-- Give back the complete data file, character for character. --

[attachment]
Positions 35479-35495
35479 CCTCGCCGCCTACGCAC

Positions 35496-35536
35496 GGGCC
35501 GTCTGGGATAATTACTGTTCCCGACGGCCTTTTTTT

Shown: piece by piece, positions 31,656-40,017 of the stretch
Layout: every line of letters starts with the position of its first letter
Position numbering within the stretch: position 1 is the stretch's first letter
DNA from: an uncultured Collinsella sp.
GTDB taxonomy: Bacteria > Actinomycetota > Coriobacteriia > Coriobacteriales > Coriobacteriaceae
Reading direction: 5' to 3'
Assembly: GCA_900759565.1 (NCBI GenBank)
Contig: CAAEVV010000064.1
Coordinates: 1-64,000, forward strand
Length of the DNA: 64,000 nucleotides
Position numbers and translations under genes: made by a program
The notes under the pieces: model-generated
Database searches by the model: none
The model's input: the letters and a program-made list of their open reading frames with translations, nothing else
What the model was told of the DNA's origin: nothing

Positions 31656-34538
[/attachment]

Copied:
Positions 35479-35495
35479 CCTCGCCGCCTACGCAC

Positions 35496-35536
35496 GGGCC
35501 GTCTGGGATAATTACTGTTCCCGACGGCCTTTTTTT

Shown: piece by piece, positions 31,656-40,017 of the stretch
Layout: every line of letters starts with the position of its first letter
Position numbering within the stretch: position 1 is the stretch's first letter
DNA from: an uncultured Collinsella sp.
GTDB taxonomy: Bacteria > Actinomycetota > Coriobacteriia > Coriobacteriales > Coriobacteriaceae
Reading direction: 5' to 3'
Assembly: GCA_900759565.1 (NCBI GenBank)
Contig: CAAEVV010000064.1
Coordinates: 1-64,000, forward strand
Length of the DNA: 64,000 nucleotides
Position numbers and translations under genes: made by a program
The notes under the pieces: model-generated
Database searches by the model: none
The model's input: the letters and a program-made list of their open reading frames with translations, nothing else
What the model was told of the DNA's origin: nothing

Positions 31656-34538